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Classical and statechart - based modeling of state events and of structural changes in the Modelica - Simulator Mosilab

: Zauner, G.; Judex, F.; Schwarz, P.

Zupancic, B. ; Federation of European Simulation Societies -EUROSIM-; Slovenian Society for Simulation and Modelling -SLOSIM-:
EUROSIM 2007, 6th EUROSIM Congress on Modelling and Simulation : Ljubljana, Slovenia, 9-13 Sept., 2007, Proceedings
Vienna: ARGESIM, 2007
ISBN: 978-3-901608-32-2
ISBN: 3-901608-32-X
Congress on Modelling and Simulation <6, 2007, Ljubljana>
Fraunhofer IIS, Institutsteil Entwurfsautomatisierung (EAS) ()
Mosilab; state event; Modelica; constrained pendulum

Mosilab (MOdelling and SImulation LABoratory) a new simulation system developed by Fraunhofer understands Modelica, offers different modeling approaches, and support structural dynamic systems. This will be discussed on the basis of a main example, the classical constrained pendulum. We show how the solution can be done using only standard Modelica components, where the benefits are and which kind of switching the states can be done. As we will see there is no possibility to define separate submodels with different state space dimensions and switch between these systems during one simulation run.
The next point of view lies on an extension of the Modelica framework. The most important new feature of this model description language is the definition of a statechart framework. With this construction the next three solutions of the constrained pendulum are done. The first approach is mathematically similar to the Modelica solution and defines poor parameter events within the statechart construct. This approach cannot handle events of higher order. The second approach for the model is done with two different submodels, one for the case that the rope of the pendulum is short and one for the case it is long. In the statechart the two models are then connected and disconnected to the main program and thereby switched between active and off. A third approaches with only one submodel but two instances of the system will conclude our model inspection.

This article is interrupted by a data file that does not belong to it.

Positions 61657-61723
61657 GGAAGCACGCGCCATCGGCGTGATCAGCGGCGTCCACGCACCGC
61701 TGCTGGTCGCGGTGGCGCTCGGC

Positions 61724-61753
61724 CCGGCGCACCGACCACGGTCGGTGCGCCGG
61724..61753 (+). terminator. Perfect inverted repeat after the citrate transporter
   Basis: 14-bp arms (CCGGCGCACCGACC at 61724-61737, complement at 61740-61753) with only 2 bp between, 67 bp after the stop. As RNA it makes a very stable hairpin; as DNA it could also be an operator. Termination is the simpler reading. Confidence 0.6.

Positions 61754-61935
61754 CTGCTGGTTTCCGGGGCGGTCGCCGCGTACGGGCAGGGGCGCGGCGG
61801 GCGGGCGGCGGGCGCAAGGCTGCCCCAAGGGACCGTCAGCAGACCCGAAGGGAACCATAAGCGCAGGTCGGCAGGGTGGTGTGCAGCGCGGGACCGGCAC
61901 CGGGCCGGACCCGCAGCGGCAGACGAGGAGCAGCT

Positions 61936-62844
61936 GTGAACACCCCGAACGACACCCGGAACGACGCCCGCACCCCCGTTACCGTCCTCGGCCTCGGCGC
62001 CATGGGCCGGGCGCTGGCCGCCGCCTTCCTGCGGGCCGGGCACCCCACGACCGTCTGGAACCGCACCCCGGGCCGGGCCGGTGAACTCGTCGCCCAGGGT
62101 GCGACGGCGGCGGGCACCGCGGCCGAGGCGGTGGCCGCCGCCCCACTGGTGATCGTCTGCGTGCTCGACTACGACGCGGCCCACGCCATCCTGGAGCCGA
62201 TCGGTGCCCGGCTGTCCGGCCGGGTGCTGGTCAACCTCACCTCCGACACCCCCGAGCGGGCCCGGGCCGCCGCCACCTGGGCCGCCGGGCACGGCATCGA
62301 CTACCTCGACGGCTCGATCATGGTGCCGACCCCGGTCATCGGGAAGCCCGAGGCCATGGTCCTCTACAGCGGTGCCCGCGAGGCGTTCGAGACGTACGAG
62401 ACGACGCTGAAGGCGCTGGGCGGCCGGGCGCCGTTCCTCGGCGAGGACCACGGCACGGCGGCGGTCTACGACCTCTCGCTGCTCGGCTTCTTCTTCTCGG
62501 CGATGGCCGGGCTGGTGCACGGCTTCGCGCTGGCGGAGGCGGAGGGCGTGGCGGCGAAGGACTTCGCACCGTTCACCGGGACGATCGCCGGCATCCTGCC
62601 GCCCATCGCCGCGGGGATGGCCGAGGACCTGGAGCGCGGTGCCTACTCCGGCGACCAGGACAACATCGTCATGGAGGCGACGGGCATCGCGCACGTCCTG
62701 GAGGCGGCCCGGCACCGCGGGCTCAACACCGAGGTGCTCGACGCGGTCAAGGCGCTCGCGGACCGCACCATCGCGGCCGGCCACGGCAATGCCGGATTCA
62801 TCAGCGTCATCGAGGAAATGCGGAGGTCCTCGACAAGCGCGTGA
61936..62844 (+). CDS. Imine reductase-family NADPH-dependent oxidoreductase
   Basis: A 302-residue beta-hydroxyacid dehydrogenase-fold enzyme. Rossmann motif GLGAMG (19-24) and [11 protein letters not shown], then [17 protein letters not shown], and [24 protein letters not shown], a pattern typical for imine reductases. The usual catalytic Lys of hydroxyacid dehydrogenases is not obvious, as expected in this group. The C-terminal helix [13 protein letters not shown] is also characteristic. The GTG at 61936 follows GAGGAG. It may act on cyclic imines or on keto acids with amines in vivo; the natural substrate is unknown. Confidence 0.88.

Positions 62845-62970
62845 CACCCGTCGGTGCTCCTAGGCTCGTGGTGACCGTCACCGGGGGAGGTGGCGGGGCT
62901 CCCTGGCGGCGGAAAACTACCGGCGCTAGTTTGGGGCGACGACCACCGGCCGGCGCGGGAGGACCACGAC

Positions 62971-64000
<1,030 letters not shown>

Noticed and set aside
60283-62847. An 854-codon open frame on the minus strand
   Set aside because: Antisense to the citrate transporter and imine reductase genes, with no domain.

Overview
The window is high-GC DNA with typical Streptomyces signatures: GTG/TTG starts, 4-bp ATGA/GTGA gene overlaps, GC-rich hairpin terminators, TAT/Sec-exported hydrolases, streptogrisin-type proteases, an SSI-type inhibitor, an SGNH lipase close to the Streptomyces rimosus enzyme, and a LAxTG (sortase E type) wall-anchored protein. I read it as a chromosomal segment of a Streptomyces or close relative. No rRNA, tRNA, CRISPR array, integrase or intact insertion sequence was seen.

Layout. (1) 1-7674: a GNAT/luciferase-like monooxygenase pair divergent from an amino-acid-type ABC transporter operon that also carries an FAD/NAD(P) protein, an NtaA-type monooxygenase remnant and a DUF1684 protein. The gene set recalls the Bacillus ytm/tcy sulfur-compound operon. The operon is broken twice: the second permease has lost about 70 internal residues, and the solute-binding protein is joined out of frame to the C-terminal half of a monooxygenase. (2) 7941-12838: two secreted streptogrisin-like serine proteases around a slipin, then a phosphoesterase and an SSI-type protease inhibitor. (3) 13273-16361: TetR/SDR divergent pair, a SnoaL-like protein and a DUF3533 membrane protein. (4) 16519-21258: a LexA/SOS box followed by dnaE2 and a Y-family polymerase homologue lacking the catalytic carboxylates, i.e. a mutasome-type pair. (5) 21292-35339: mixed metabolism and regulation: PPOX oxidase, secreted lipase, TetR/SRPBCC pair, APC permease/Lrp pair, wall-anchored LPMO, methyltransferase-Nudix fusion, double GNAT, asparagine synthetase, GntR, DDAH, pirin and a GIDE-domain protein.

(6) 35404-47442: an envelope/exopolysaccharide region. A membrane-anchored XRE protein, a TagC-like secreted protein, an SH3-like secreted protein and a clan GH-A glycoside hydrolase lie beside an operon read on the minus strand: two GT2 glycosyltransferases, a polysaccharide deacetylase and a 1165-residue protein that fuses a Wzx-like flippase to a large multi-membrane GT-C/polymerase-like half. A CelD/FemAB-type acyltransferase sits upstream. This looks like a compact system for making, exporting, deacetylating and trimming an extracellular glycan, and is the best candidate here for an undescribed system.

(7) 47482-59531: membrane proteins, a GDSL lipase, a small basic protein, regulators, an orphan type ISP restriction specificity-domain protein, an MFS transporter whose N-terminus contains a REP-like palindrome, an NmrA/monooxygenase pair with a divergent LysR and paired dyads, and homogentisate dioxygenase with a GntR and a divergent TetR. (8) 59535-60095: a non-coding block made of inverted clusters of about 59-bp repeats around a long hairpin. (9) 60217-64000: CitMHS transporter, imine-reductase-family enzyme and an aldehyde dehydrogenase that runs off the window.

We focus on how the numerical approaches are done in general and where are the benefits comparing to the other solutions. A final step is to look at the numerical quality of the output of the different approaches. This is done by validation with another example for which an analytical solution exists.